‘Lady Canes blow lead, fall to Orangewomen

‘Lady Canes get much improved play at point
McCormick has stepped up game
Yalonda McCormick may seem like a soft spoken 19-year-old college kid, but when she gets on the basketball court and someone puts a ball in her hands she couldn’t be more different.
McCormick, the vocal leader of the University of Miami women’s basketball team, plays the point guard position with the confidence needed to succeed in college basketball. McCormick runs the ‘Lady Hurricanes like a quarterback, calling out plays and dishing out passes to her teammates.
Head coach Ferne Labati said the sophomore’s confidence and ability have allowed her to exceed expectations.
“If she keeps working at this level I believe she can be a candidate for the Big East Most Improved Player of the Year,” Labati said. McCormick enjoyed a wonderful high school career at Monsignor Pace where she helped lead her team to the state playoffs for the first time in the school’s history. The team named Yalonda its Most Valuable Player and the Player of the Year. Before coming to UM, scouts ranked McCormick as the fifth best point guard in her recruiting class.
After a successful high school career, McCormick hasn’t experienced much of a drop-off in success at the college level. After playing in 17 games her freshman year, Yalonda took over the starting point guard job and hasn’t looked back. In the Hurricanes contest against Pittsburgh Wednesday night, she scored a career high 19 points, continuing her steady improvement throughout the season.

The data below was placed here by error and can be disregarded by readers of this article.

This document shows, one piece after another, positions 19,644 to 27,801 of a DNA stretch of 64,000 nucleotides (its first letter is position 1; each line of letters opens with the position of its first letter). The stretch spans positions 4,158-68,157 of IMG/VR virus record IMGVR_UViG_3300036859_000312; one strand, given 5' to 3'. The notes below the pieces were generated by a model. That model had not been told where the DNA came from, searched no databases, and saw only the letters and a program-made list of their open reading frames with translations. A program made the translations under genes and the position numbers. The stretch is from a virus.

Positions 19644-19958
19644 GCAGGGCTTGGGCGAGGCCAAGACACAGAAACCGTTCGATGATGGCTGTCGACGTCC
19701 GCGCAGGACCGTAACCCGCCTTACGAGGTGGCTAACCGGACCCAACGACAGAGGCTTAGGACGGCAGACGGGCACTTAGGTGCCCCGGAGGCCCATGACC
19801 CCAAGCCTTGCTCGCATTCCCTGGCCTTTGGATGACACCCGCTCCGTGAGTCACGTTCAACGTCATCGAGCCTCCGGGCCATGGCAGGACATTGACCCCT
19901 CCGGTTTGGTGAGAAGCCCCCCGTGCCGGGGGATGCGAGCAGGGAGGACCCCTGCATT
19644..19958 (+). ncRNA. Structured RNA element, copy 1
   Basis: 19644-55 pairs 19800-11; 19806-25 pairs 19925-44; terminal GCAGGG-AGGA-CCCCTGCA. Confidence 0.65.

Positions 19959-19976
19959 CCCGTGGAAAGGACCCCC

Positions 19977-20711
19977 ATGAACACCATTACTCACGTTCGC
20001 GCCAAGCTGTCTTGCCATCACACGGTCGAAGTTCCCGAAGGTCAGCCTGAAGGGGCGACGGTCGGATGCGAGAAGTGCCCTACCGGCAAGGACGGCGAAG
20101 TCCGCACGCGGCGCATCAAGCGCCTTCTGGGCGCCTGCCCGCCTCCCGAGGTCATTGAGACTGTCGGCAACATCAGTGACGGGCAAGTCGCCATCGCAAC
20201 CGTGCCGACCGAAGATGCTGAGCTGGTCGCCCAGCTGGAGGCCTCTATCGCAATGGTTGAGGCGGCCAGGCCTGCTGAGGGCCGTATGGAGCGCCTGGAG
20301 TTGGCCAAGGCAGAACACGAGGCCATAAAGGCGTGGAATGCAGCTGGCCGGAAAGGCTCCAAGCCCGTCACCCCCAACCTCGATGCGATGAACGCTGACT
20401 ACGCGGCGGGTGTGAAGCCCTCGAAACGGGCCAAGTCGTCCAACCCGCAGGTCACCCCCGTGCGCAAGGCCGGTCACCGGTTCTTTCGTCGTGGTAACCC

Standing at just 5-8, McCormick, called “Bebe” by anyone who knows her well, has an immeasurable amount of heart that makes up for her lack of size. She said her strength stems from her grandmother, who raised Yalonda and her three older siblings along with various other cousins.
A tattoo on McCormick’s right forearm pays tribute to her mother, someone she lost at the age of six. The ink on McCormick’s right arm honors her late great-aunt who she describes as the “Big Momma” of her family.
McCormick gets inspiration from her family and says that the main reason she came to UM had to do with staying close to her grandmother.
Women, however, are not the only family members who have contributed to McCormick’s upbringing.
“I’ve hung around my brothers [Anthony and Alvin] all my life,” McCormick said. “Any sport that I played I always played it with them.”
The individual goals may be nice for McCormick, but she would much rather see her team succeed.
“This year our biggest goal is to make it to the [NCAA] tournament,” McCormick said. “Last year we made it to the NIT but we thought we could have made it to the NCAA tournament.”

-You can reach Nate Johnson at

January 28, 2003


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